In his book Mere Christianity C.S. Lewis stated that the Golden Rule “is a summing up of what everyone, at bottom, had always known to be right.” In the Norman Rockwell Album Rockwell explained, “I’d been reading up on comparative religion. The thing is that all major religions have the Golden Rule in Common. ‘Do unto others as you would have them do unto you.’ Not always the same words but the same meaning.”
Indeed, the “Golden Rule” is the name given to the mosaic painted by Norman Rockwell which hangs on the third floor of the United Nations Conference Building in New York. This mosaic, reflecting Rockwell’s view of comparative religion, brings together people from different cultural and ethnic backgrounds with Jesus’ words inscribed: “Do unto others as you would have them do unto you.”
At the re-dedication service in February 2014, the deputy secretary-general, Jan Eliasson observed that in many cultures are to be found ethical statements that approximate to the Golden Rule. For example, some five hundred years before Christ was born, Confucius said: “Do not impose on others what you do not desire others to impose upon you.” The Alexandrian Jewish philosopher Philo remarked, “What you hate to suffer, do not do to anyone else.” Eliasson himself thought that the Golden Rule not only concerned relationships with humans but also with animals, citing from the Yoruba: “One taking a pointed stick to pinch a baby bird should first try it on himself to feel how it hurts.”
But is the ‘gold’ of the famous Golden Rule “fool’s gold”? In effect that’s the view formerly expressed by Oscar Wilde and George Bernard Shaw and now stridently pressed by A.C. Grayling, a Vice President of the British Humanist Association, sometimes dubbed the Fifth Horseman of New Atheism.
In the Sermon on the Mount Jesus taught, “So in everything, do to others what you would have them do to you, for this sums up the Law and the Prophets” (Matthew 7:12). This so-called Golden Rule is also picked up by Luke in his Gospel: “Do to others as you would have them do to you” (Luke 6:31).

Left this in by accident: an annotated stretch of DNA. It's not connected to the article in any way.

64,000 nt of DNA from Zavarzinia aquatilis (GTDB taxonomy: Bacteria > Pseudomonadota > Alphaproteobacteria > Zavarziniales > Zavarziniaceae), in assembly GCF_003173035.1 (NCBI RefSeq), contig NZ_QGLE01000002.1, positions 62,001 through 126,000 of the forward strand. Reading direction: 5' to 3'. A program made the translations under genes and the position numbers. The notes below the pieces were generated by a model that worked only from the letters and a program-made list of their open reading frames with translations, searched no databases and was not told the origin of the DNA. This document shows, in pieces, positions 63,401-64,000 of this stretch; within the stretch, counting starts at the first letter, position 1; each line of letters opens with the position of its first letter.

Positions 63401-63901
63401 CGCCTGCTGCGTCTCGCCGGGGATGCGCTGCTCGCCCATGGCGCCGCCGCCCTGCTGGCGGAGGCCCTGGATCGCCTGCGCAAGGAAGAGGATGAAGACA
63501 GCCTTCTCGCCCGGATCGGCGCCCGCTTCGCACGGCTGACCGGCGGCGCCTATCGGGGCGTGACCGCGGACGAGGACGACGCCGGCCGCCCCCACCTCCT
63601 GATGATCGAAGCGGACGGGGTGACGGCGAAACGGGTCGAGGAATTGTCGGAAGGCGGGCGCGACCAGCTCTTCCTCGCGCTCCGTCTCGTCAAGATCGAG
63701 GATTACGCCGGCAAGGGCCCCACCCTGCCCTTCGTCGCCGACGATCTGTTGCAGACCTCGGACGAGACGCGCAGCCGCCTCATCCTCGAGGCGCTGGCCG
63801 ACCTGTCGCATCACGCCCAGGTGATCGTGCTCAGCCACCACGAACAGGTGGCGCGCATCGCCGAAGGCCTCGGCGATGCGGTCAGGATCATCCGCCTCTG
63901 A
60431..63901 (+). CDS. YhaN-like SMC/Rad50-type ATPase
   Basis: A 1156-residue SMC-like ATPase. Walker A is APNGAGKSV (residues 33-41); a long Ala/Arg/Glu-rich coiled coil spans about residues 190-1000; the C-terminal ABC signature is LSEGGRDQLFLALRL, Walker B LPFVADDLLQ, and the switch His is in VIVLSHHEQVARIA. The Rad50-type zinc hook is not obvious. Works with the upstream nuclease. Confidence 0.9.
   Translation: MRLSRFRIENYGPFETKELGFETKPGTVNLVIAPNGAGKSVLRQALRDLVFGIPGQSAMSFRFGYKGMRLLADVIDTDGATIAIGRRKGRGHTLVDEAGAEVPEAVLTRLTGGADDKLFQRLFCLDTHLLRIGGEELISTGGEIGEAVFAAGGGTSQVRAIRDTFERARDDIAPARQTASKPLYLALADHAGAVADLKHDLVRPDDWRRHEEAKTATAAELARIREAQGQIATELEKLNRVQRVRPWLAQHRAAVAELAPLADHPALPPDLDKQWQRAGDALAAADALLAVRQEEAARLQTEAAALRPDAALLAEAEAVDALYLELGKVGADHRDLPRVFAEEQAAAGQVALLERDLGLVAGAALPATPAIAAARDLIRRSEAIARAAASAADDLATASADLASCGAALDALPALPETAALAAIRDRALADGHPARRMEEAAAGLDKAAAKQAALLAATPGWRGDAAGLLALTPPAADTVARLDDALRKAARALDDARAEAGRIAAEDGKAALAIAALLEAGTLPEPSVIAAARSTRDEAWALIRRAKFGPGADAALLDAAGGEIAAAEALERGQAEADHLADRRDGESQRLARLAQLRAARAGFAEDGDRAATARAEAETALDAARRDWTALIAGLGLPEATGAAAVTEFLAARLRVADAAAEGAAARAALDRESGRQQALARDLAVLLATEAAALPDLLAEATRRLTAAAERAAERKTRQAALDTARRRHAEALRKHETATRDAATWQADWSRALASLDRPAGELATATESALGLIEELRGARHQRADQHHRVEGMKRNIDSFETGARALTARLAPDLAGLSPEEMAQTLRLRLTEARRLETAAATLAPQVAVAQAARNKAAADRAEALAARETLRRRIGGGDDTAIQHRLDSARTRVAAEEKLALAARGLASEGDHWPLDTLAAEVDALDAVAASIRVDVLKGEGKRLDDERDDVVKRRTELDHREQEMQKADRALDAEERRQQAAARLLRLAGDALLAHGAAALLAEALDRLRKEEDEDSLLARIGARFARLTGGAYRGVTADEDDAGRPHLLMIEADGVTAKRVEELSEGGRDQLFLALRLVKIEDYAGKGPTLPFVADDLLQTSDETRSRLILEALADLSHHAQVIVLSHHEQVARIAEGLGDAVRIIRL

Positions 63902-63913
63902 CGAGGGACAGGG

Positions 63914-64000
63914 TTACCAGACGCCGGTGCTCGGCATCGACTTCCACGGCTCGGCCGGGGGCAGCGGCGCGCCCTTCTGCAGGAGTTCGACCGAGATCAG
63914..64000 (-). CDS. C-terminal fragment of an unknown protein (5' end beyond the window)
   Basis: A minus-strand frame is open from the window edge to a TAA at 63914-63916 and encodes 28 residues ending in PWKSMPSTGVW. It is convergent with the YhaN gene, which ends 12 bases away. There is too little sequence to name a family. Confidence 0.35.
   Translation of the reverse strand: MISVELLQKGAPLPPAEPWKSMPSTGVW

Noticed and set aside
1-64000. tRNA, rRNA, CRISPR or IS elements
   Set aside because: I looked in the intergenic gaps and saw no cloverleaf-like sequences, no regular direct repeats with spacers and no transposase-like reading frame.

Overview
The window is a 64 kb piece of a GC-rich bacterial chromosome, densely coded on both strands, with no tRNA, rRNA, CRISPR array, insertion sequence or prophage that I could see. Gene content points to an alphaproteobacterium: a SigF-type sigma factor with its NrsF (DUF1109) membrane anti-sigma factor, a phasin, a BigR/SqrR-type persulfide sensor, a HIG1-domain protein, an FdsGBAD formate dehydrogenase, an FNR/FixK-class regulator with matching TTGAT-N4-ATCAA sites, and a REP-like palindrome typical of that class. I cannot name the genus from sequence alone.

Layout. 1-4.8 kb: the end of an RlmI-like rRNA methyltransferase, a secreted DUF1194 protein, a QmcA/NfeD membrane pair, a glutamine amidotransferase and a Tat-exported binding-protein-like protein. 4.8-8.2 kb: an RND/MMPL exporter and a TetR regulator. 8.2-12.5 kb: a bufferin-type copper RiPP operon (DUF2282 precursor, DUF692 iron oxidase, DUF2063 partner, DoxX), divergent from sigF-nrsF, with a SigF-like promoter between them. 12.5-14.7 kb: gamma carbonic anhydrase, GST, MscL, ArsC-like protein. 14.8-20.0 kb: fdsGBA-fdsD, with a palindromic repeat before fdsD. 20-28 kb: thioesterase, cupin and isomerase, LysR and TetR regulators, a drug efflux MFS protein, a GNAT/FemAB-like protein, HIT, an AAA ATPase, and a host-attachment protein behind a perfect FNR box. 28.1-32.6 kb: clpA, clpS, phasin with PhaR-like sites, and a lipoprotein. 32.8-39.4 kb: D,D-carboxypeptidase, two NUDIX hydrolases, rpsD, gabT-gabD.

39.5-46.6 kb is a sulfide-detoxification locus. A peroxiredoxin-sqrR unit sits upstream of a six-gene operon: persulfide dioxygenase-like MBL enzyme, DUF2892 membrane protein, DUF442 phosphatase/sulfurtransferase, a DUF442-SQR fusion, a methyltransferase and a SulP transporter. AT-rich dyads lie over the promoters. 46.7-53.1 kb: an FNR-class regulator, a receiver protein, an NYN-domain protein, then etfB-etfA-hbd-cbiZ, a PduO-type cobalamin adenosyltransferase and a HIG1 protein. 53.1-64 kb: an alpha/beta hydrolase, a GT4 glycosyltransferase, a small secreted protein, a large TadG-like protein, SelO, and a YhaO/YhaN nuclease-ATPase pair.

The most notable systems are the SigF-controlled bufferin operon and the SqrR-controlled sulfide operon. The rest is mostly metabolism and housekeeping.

What’s Grayling’s beef with this? In his book The Heart of Things, Grayling, like Epicurus before him, advocates the pursuit of pleasure. To be fair, like Epicurus, Grayling is not promoting hedonism. Grayling teaches that reciprocity is integral to the experience of pleasure. He explains, “To find pleasure one must know how to give it, and that involves insight, sympathy and mutuality, all of them refinable virtues. Another way of putting the point is to say: there can be little true pleasure in what harms others.” He continues, “This is why Oscar Wilde was right to reject the Golden Rule, for if your rule is that you must do to others as you would have them do to you, then you make your own tastes a standard, and ignore the difference – and thus the real needs and desires – of others.”
Think about that claim: “there can be little true pleasure in what harms others.” Hardly a self-evident truth. It shows little appreciation of the depth of human evil. History is replete with examples of those who do in fact find pleasure in torturing others and see no need to listen to whatever Grayling might consider higher pleasure, his supposed “true pleasure.”
Leaving aside repulsive sadism, is it even true, as Grayling supposes, that there is little pleasure in what harms others? What about when fitting justice is exacted against a mass murderer? Quite apart from any pleasure that might be experienced at seeing such a person suffer, is it not right and proper to derive ‘true pleasure’ from seeing justice done – a justice that does involve harming another?